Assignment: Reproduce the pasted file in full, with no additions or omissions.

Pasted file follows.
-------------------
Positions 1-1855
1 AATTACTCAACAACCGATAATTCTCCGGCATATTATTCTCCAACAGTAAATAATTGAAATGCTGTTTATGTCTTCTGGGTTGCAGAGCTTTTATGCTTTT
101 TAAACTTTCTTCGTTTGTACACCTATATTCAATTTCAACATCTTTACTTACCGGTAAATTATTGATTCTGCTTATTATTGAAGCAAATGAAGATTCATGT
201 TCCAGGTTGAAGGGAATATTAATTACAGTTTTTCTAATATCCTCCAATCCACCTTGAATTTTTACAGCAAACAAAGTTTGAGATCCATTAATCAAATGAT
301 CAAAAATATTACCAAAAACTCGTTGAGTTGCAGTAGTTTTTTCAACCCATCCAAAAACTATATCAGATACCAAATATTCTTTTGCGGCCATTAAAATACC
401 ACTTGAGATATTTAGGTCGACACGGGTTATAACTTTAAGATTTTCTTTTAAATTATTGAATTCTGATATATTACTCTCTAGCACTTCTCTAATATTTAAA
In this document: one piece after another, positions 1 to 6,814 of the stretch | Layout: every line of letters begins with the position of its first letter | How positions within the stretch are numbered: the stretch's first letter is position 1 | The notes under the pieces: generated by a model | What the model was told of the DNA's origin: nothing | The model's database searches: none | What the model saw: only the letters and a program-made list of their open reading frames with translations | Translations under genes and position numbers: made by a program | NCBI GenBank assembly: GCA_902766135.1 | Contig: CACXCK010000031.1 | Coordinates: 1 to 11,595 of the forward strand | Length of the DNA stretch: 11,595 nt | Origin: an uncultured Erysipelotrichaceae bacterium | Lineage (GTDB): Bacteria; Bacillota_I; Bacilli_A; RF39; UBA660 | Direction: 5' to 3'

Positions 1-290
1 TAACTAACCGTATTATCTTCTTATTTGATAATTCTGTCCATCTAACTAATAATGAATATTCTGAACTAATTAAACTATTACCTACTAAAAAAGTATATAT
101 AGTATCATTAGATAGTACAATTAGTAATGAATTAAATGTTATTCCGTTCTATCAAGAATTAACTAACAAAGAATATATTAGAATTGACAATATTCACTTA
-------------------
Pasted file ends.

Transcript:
Positions 1-1855
1 AATTACTCAACAACCGATAATTCTCCGGCATATTATTCTCCAACAGTAAATAATTGAAATGCTGTTTATGTCTTCTGGGTTGCAGAGCTTTTATGCTTTT
101 TAAACTTTCTTCGTTTGTACACCTATATTCAATTTCAACATCTTTACTTACCGGTAAATTATTGATTCTGCTTATTATTGAAGCAAATGAAGATTCATGT
201 TCCAGGTTGAAGGGAATATTAATTACAGTTTTTCTAATATCCTCCAATCCACCTTGAATTTTTACAGCAAACAAAGTTTGAGATCCATTAATCAAATGAT
301 CAAAAATATTACCAAAAACTCGTTGAGTTGCAGTAGTTTTTTCAACCCATCCAAAAACTATATCAGATACCAAATATTCTTTTGCGGCCATTAAAATACC
401 ACTTGAGATATTTAGGTCGACACGGGTTATAACTTTAAGATTTTCTTTTAAATTATTGAATTCTGATATATTACTCTCTAGCACTTCTCTAATATTTAAA
In this document: one piece after another, positions 1 to 6,814 of the stretch | Layout: every line of letters begins with the position of its first letter | How positions within the stretch are numbered: the stretch's first letter is position 1 | The notes under the pieces: generated by a model | What the model was told of the DNA's origin: nothing | The model's database searches: none | What the model saw: only the letters and a program-made list of their open reading frames with translations | Translations under genes and position numbers: made by a program | NCBI GenBank assembly: GCA_902766135.1 | Contig: CACXCK010000031.1 | Coordinates: 1 to 11,595 of the forward strand | Length of the DNA stretch: 11,595 nt | Origin: an uncultured Erysipelotrichaceae bacterium | Lineage (GTDB): Bacteria; Bacillota_I; Bacilli_A; RF39; UBA660 | Direction: 5' to 3'

Positions 1-290
1 TAACTAACCGTATTATCTTCTTATTTGATAATTCTGTCCATCTAACTAATAATGAATATTCTGAACTAATTAAACTATTACCTACTAAAAAAGTATATAT
101 AGTATCATTAGATAGTACAATTAGTAATGAATTAAATGTTATTCCGTTCTATCAAGAATTAACTAACAAAGAATATATTAGAATTGACAATATTCACTTA